The Fresh Loaf

News & Information for Amateur Bakers and Artisan Bread Enthusiasts

Grey soaker?

susanB's picture

Grey soaker?

I've been baking whole-grain breads (grind my own with a Country Living Grain Mill) exclusively for a couple of years now, and am reading and using Peter Reinhart's Whole Grain Bread Book for the past month or so. The breads are coming out great most of the time, but I find that the top of my soaker (which I've never used before reading this book) is grey in the morning, like guacamole without the lime juice. Kitchen temp is below 60 all night, and the starter in the 'fridge is just fine... I thought it must be oxidation inside the container, and tried pressing plastic wrap on the surface before covering the bowl. Didn't work. Last night I put the soaker into a plastic zip-bag and squeezed out all the air. This time, the whole surface was grey. Could this be a reaction to the plastic? Does anyone have a magic trick they can share with me?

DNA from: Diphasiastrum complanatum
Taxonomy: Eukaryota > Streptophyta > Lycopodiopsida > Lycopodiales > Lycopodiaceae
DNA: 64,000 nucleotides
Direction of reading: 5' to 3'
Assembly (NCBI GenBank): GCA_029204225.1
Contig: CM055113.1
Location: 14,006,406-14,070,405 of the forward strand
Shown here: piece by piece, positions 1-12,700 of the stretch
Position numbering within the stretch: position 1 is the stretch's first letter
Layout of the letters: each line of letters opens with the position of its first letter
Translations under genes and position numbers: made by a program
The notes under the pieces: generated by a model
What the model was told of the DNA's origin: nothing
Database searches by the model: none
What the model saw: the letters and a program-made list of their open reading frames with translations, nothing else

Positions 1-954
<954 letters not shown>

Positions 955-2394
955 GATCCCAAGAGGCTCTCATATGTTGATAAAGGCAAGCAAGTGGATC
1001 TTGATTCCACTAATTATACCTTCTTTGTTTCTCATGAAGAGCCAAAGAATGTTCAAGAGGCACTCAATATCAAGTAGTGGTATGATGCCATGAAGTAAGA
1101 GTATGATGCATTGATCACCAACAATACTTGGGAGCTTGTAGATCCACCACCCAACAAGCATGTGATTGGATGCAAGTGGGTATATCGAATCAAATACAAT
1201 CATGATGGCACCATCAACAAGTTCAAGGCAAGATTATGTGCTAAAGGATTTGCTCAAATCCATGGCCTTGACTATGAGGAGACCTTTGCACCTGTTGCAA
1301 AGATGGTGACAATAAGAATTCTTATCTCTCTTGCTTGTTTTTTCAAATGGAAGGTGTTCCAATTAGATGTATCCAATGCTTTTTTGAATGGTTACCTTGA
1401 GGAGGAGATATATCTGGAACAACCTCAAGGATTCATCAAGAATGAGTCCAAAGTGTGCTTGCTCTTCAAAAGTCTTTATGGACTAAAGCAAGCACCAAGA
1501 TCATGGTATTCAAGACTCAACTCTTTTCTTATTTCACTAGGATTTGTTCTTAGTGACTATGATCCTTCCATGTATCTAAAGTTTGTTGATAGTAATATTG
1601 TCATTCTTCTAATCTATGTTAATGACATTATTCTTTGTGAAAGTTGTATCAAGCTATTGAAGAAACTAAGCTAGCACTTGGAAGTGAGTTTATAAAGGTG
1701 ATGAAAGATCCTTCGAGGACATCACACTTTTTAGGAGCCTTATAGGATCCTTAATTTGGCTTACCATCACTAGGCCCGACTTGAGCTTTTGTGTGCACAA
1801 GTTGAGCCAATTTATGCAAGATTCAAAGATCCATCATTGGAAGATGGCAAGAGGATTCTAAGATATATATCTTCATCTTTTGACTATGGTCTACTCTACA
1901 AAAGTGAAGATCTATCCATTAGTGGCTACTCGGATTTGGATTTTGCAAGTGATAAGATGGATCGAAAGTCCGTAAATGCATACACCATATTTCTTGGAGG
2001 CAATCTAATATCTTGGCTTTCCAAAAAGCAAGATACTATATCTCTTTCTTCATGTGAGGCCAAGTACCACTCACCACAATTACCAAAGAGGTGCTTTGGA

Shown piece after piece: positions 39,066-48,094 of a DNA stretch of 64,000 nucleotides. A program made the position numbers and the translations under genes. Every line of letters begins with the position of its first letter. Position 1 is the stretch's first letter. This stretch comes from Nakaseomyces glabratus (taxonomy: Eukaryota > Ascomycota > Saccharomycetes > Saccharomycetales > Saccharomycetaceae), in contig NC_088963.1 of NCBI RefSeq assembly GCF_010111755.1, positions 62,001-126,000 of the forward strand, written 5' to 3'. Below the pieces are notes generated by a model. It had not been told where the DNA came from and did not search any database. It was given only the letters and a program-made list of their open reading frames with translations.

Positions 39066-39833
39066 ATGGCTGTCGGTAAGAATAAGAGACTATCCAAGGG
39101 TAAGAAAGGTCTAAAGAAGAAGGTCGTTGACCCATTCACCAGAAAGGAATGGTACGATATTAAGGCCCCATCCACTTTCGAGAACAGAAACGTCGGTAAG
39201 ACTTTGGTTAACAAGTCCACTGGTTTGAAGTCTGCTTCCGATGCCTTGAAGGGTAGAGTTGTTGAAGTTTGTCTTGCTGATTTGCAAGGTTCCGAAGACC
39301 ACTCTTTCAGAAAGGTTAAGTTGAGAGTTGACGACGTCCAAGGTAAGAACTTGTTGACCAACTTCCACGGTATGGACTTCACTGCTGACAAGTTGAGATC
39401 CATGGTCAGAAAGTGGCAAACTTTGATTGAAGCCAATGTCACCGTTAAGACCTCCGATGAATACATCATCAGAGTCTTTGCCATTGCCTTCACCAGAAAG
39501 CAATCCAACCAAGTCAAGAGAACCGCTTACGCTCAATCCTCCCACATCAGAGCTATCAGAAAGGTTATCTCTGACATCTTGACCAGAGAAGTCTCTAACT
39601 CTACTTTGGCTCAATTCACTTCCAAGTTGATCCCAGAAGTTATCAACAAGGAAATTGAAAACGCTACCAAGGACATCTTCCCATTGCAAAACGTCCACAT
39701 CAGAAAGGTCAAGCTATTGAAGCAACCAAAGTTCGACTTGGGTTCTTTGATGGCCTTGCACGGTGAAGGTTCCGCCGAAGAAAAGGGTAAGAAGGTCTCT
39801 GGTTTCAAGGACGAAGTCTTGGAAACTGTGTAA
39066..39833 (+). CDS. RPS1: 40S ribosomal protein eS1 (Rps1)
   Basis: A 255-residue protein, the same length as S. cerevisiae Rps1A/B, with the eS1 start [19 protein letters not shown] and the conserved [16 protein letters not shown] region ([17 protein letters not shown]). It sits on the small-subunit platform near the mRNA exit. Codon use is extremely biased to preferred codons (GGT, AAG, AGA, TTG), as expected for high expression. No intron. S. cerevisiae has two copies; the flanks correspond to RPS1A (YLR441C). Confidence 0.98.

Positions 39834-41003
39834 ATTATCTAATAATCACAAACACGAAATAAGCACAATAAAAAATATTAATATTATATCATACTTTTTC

Thanks, SusanB

Mike Avery's picture
Mike Avery

One of the breads Jeff Hammelmann made in the 1 1/2 day rye class was a flax seed rye bread.  He soaked the flax seeds overnight.  And the surface was gray.

His response was to use the soaker.  He didn't seem surprised or upset.  I don't know if this was a master teacher ignoring little problems so the class would run smoothly, or if it was just a matter of that's the way things work and it wasn't worth commenting upon to him.  My feeling is that's just the way things work.

Personally, I usually tend to roast grains rather than soak them, I think it brings out more flavors.